Childhood non-Hodgkin lymphoma

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If childhood non-Hodgkin lymphoma spreads

Cancer cells can spread from the lymph nodes to other parts of the body. This is called metastasis. Understanding how a type of cancer usually grows and spreads helps your child’s healthcare team plan treatment and future care.

Childhood non-Hodgkin lymphoma (NHL) doesn’t usually spread in a predictable way. It can spread to almost any tissue or organ in the body through the lymphatic system or bloodstream.

The most common sites where childhood NHL spreads are:

  • lymph nodes close to where the cancer started
  • lymph nodes in other parts of the body
  • the spleen
  • the liver
  • organs in the gastrointestinal tract, such as the stomach and intestine
  • a lung, both lungs or the tissue that covers the lungs and lines the chest cavity (called the pleura)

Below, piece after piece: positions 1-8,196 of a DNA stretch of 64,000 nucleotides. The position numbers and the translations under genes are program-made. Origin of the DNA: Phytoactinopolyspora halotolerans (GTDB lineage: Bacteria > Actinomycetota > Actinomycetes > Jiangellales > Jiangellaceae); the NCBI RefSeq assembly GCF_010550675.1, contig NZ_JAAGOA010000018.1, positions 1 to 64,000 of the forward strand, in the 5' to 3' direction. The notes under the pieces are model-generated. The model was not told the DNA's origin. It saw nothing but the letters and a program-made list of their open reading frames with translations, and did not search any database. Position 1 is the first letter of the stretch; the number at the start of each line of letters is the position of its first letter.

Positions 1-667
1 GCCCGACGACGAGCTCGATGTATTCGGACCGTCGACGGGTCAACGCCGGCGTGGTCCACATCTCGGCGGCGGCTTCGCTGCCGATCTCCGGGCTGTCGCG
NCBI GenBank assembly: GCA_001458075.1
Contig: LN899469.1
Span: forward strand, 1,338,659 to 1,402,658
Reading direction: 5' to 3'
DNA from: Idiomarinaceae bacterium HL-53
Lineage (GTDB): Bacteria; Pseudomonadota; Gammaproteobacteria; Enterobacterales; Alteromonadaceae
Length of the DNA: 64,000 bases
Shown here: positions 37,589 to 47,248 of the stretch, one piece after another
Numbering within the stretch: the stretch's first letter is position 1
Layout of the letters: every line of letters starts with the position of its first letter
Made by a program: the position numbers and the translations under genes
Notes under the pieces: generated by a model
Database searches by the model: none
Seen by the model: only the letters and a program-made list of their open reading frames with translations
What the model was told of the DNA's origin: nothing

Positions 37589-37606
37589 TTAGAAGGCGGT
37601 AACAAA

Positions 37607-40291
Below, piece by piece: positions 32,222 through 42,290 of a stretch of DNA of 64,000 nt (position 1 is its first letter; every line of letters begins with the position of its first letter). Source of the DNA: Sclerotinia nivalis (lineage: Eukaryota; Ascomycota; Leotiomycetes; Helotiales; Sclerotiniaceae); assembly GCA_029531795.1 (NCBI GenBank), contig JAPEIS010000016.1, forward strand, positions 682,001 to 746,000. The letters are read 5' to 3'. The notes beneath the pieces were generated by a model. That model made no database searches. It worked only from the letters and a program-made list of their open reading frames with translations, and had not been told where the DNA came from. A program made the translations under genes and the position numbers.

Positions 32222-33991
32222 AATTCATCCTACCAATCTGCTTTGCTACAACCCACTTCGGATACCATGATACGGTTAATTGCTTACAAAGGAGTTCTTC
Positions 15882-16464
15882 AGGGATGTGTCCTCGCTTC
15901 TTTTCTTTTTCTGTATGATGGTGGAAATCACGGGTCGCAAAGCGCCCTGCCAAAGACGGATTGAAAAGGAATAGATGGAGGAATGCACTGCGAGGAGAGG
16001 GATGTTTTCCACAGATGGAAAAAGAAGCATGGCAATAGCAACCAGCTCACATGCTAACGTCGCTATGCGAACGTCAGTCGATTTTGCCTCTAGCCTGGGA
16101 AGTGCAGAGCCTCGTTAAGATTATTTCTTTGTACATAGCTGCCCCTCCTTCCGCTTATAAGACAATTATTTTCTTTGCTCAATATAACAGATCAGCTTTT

• the brain
  • the skin

Stories

David Rex I was staying in St. John’s all by my lonesome because my wife was too sick to travel with me. Daffodil Place was my lifeline.

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A home away from home

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For cancer patients who must travel a great distance to get to treatment, Canadian Cancer Society lodges offer a welcoming place to stay.

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